So, as I mentioned last time, I am in Italy, and I will probably not do a complete blog post until I return. However, here are a few quick notes about things I’ve been seeing:
- They have some Romanesque churches up in this piece, or perhaps I should say Romanesque-Lombard. I always like to check out an 11th or 12th century church when I see one, and in Britain that’s pretty rare; Cambridge has only a few, and I feel like I know them pretty well. But here they’re everywhere; I think I’ve seen half a dozen so far.
- There was quite a lot of partisan action in the area during WWII — it’s right around here that Mussolini was killed — and there are little memorial plaques to partisans everywhere. There’s a walking trail of notable partisan events, although I haven’t followed it, merely happened on some of its signs. One of the most notable is Teresio Olivelli, a partisan fighter who died in a concentration camp and who, if my Italian is right, they’re trying to get made into a saint. As I understand it, he’s currently “venerable,” which means that the church recognises that he was a person of exceptional (“heroic”) virtue and permits people to pray to him for intercession and see what happens. The statue of him I saw was under a plaque on the side of San Lorenzo church, commemorating its completion in 1934 and therefore giving a nod to Mussolini. Which is a bit awkward, but I like it. History is awkward sometimes.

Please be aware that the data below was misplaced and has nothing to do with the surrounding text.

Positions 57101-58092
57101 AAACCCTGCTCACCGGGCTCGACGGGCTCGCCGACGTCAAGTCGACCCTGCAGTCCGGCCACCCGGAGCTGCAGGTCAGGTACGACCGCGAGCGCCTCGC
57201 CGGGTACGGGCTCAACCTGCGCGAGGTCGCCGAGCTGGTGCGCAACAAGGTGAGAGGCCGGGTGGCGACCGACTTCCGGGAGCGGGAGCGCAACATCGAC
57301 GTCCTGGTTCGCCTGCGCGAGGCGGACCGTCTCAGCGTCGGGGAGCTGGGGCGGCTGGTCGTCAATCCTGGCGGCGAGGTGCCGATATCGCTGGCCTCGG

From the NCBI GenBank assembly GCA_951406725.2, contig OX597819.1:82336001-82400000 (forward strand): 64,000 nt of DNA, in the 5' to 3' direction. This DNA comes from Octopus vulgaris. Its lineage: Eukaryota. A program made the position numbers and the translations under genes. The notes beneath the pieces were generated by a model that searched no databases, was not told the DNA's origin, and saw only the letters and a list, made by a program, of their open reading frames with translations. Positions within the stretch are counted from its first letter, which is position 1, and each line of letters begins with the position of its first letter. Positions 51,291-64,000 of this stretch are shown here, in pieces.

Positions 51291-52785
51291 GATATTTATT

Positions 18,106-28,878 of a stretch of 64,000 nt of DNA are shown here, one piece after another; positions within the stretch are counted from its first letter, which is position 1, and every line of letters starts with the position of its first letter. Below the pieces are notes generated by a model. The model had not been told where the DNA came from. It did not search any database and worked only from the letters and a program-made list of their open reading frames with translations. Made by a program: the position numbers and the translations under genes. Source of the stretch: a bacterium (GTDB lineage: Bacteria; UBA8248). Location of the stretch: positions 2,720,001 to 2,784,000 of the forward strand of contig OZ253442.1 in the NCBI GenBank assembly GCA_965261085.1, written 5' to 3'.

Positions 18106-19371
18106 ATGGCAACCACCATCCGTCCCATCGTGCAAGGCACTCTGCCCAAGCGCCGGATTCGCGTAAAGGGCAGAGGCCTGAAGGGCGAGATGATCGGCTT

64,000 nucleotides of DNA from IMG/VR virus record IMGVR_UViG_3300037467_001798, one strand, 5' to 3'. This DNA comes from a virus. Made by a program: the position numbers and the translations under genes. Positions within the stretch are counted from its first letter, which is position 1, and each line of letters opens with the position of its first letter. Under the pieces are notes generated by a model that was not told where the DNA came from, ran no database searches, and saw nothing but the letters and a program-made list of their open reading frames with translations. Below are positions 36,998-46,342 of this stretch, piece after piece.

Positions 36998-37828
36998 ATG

- I could say something about historical expectations in church architecture and how even the more recent ones around here are sort of generally old-timey, although whether that’s for reasons of ideological symbolism or just aesthetic consistency I couldn’t say. Or both; indeed, aesthetic consistency can be an indicator of ideology.
Anyway, that’s just a few things I’ve noticed and a little thinking out loud. More later.